Carbon uses Artificial Intelligence and machine learning to better understand online customer behaviour in order to help its customers personalise content and advertising for their audiences.

Every day, Carbon collects and analyses anonymous data from more than two million new unique users to understand customer behaviour and intent.

Ela Oftadeh is a KTP associate on a data science project collaboration between Carbon and Durham University. The Knowledge Transfer Partnership matches up businesses who want to innovate, develop and grow, with a university which has the expertise to help them.

Tell us a bit about yourself, background and your current role

I am aged 37 and have a PhD in Statistics from the University of Kent. I started my first job as a pricing analyst in 2018 with an insurance company.  I joined Carbon in December 2019. I am working as a data scientist (KTP Associate) for the company and also with an academic team at Durham University. Using machine learning methods such as classification and clustering, and Bayesian statistics where probability expresses a degree of belief in an event, my work using statistical modelling helps me to identify the right audiences from data analysis.

Did you ever sit down and plan your career?

During the final year of my PhD, I started thinking about my future career. I didn’t have a detailed plan for my career, but I had a clear goal which was becoming a data scientist.

Have you faced any career challenges along the way and how did you overcome these?

For someone who had just graduated, not having any experience in industry was a big issue. Most of the jobs were suitable for someone with some experience. I had to spend some time to do some self study and learn some of the skills.

What has been your biggest career achievement to date?

Since I am in the very beginning of my career path and I am still learning, so I think it’s too soon to answer this question. I think at this stage having a job that you enjoy is the best achievement. Carbon is a great environment to work in and I am really enjoying being surrounded by very supportive and skilled people. The job itself is also a great opportunity to potentially put what I have learnt so far into practice.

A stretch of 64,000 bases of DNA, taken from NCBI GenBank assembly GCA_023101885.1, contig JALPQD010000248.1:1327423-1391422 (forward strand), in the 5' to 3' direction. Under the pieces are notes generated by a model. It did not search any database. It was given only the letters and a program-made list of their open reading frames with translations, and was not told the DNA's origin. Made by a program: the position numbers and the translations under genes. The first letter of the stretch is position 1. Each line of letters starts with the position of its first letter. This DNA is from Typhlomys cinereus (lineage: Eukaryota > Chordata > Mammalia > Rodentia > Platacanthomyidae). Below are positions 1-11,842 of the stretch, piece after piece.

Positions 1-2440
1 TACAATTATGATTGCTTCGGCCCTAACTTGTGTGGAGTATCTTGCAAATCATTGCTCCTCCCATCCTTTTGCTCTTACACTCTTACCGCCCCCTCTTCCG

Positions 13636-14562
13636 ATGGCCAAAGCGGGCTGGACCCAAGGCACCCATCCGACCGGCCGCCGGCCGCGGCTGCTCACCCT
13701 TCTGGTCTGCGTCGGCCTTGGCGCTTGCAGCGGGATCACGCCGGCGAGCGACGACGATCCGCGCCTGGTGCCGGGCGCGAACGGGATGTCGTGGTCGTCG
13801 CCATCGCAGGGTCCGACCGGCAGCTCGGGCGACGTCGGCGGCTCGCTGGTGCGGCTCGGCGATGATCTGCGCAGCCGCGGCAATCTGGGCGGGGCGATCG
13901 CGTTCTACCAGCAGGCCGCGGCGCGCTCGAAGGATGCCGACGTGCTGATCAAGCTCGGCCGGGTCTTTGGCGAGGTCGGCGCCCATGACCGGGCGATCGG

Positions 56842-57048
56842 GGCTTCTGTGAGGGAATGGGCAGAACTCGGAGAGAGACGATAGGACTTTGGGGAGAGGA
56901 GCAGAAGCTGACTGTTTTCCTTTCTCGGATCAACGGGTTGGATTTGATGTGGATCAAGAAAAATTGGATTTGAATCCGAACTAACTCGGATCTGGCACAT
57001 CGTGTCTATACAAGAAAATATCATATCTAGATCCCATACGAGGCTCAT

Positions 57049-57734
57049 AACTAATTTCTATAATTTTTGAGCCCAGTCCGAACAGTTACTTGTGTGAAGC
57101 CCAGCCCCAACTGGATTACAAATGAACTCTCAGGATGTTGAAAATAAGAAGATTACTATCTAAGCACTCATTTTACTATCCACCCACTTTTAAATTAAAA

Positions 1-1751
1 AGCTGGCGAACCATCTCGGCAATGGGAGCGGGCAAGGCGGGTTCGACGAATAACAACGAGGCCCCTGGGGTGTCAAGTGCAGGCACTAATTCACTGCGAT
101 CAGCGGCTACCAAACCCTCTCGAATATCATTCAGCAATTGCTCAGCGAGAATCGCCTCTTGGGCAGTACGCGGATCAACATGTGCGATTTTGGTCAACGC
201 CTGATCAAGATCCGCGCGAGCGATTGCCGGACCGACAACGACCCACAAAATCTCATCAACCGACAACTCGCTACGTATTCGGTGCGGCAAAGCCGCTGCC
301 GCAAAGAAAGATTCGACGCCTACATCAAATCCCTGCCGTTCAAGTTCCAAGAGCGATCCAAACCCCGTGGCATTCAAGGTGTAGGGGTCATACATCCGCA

What one thing do you believe has been a major factor in you achieving success? 

I’ve always tried to keep going and not give up when it gets hard. A KTP project is a good career start for someone who has graduated as it fills the gap between industry and university in terms of exploring a theoretical field within industry.

Longer term, I would like to improve my skills in data science as much as I can to be able to explore more complicated areas and hopefully secure more senior positions.

What top tips would you give to an individual who is trying to excel in their career in technology?

As already outlined, I am still in my early stages of my career, but as a learner, I think staying up to date and keep learning to keep up with the technology advancement.

Do you believe there are still barriers for success for women working in tech, if so, how can these barriers be overcome?

There are fewer women than men in this industry so hopefully my story can inspire other women to join. I can’t really see any barrier for women. There are a lot of opportunities out there for everybody and I think the main thing is getting the right skills and go for it.

What do you think companies can do to support and progress the careers of women working in technology?

I think for those who have families, it would help a lot if there is an opportunity to work remotely. Having flexible working hours will also be helpful.

There is currently only 17% of women working in tech, if you could wave a magic wand, what is the one thing you would do to accelerate the pace of change for women in the industry?

Having career events at universities would be a great way of introducing the job market. Students may not have a clear idea about their future career but attending career events and talking to people in different areas may give them a new perspective about opportunities.

What resources do you recommend for women working in tech?

It really depends on the area that they work. I actually started this job a month ago and I don’t have enough information yet. I think in data science, online courses and using useful websites like data science central could be useful.